john feeney


19 Apr 2013
fanfare review cd 1
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Jan 5, 2010

Fanfare magazine review!!!!

CD Review by Christopher BrodersenDRAGONETTI String Quartet No. 1. String Quintets: No. 13: Adagio; Allegretto; No. 18: Andante; Allegro non troppo; No. 31: Adagio; Presto • John Feeney (db); Loma Mar Qrt (period instruments) • DRAGONETTI’S NEW ACADEMY 2009 (54:50)As John Feeney explains in his liner notes to the CD, during a visit to the British Museum in the early 1990s while on tour with the London Classical Players, he had the good fortune to discover a wealth of unpublished music of Domenico Dragonetti lurking in the museum’s manuscript collection. Thanks to a recommendation from Sir Roger Norrington, Feeney was granted extended access to the manuscripts and made copies over the course of a week. The material on the present CD is a result of that research. One senses that this is only the “tip of the iceberg,” and there is much more to be edited, performed, and recorded. Based on what I’ve heard here, it’s an important addition to the double-bass repertoire, as sparse as it is, and chamber music in general.Although Dragonetti (1763–1846) was considered one of the greatest bass players of all time and highly regarded as a composer in his day, his music today is ranked somewhat below that of his contemporaries Haydn, Boccherini, and Mozart, with whom he shares many stylistic similarities. Yet Haydn was one of his earliest enthusiastic supporters, and later Dragonetti counted Mendelssohn, Paganini, and Liszt among his friends and admirers. Judging by the present CD, perhaps he’s been too hastily judged. The music is consistently tuneful and inventive—although one mustn’t expect the sort of independent part-writing characteristic of Haydn or Mozart. It’s all pretty much the first violin’s show—or in the case of the quintets, the double bass. More about this later.New York concertgoers may recognize the name of John Feeney; he’s the principal bass of the Orchestra of St. Luke’s, as well as a frequent collaborator in period-instrument orchestras around the country. He is joined by the Loma Mar Quartet, a New York-based ensemble that plays everything from early music to sessions with Sir Paul McCartney. The quartet (minus the double bass) acquits itself admirably in the Quartet No. 1. The first violin is entrusted with most of the important tunes, and first violinist Krista Bennion Feeney plays exceptionally well. In the Quintets Nos. 13 and 18, the double bass is the star. This is music, of course, that Dragonetti wrote for his own use, and John Feeney conjures up a credible image of what it must have been like to hear the great Dragonetti in person. The music is laden with runs, arpeggios, and stratospheric licks that would challenge many a cellist, and Feeney polishes off all of it as if it were second nature. (I suspect that even the best bass players have to do a lot of woodshedding to get this technically demanding music under the fingers.) In the Quintet No. 31, the double bass has a more perfunctory role replacing the cello (there are two viola parts), but even here the special sound of the double bass, playing in the cello register, makes for some fascinating sonorities.The CD was made possible by the Classical Recording Foundation and can be ordered at Excellent recorded sound. All I can say is, “More, please!” Christopher Brodersen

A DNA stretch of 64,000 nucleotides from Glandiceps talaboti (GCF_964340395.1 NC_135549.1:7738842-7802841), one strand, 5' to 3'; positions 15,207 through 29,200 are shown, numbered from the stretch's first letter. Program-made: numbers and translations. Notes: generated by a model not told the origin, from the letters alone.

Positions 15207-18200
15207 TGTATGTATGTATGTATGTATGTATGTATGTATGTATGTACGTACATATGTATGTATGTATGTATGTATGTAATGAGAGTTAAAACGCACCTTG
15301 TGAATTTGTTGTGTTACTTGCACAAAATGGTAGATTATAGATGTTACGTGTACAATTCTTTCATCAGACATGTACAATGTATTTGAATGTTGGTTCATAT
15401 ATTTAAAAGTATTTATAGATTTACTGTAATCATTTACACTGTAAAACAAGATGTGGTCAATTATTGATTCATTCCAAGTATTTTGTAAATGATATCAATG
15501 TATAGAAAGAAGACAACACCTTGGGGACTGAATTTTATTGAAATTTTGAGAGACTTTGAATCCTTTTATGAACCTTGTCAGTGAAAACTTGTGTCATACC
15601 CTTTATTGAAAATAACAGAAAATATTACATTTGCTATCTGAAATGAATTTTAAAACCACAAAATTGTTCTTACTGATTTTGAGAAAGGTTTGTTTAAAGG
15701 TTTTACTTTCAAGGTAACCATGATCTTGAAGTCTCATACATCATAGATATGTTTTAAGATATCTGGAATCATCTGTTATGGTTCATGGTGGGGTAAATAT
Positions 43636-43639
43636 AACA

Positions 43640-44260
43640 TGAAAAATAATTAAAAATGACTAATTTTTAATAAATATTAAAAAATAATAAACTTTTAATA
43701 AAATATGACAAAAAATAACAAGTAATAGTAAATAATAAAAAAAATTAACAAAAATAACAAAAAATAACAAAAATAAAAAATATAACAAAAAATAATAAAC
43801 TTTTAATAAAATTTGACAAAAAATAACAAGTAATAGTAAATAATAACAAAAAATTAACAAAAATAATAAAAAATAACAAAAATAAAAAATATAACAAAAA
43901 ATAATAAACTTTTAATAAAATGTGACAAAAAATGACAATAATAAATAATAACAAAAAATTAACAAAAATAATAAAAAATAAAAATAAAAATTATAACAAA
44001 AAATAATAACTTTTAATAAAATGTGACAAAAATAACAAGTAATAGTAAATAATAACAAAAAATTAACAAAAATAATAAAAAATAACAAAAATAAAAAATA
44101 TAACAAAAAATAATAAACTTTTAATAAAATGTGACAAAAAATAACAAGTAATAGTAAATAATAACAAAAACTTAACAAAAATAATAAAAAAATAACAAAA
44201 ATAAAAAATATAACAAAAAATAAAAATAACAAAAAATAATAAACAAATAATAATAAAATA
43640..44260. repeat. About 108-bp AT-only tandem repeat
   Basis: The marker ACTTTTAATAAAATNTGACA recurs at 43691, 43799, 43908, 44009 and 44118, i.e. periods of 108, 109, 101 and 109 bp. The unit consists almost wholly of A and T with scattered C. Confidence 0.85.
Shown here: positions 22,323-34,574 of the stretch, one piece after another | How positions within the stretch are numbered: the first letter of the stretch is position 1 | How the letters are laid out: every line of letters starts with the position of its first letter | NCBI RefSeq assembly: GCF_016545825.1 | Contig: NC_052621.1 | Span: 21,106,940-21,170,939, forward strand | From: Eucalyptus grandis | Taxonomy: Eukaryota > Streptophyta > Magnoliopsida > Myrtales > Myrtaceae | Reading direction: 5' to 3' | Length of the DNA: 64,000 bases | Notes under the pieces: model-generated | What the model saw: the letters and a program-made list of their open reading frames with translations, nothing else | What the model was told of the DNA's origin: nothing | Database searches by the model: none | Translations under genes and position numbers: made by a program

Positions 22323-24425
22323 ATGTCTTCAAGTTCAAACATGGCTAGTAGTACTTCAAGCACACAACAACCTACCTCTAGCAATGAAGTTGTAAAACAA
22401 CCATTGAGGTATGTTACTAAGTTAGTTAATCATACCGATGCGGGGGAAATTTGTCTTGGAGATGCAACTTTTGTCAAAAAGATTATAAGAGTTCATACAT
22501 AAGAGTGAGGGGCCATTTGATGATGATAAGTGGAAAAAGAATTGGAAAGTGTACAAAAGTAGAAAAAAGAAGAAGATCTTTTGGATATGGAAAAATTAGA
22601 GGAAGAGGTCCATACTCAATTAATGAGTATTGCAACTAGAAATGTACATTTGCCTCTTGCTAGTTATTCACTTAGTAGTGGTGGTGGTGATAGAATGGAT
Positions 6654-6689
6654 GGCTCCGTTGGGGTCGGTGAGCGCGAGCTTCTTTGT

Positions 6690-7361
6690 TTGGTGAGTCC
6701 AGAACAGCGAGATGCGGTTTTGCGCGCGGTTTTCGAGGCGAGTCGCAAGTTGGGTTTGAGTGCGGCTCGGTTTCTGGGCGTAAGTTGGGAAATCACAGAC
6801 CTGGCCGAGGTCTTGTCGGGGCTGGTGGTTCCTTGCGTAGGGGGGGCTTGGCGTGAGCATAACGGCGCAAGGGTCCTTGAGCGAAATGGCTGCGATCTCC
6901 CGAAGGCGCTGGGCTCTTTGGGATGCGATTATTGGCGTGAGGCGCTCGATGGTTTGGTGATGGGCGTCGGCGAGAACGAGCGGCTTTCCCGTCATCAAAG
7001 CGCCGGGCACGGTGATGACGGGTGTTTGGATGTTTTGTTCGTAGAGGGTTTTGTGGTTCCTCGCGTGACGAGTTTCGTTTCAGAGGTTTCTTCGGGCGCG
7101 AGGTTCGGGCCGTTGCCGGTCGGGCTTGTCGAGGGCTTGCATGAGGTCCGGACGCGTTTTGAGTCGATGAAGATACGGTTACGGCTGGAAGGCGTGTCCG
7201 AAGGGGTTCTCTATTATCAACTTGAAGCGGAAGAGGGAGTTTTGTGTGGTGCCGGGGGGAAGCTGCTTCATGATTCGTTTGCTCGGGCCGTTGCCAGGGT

This article originally appeared in Issue 33:3 (Jan/Feb 2010) of Fanfare Magazine.



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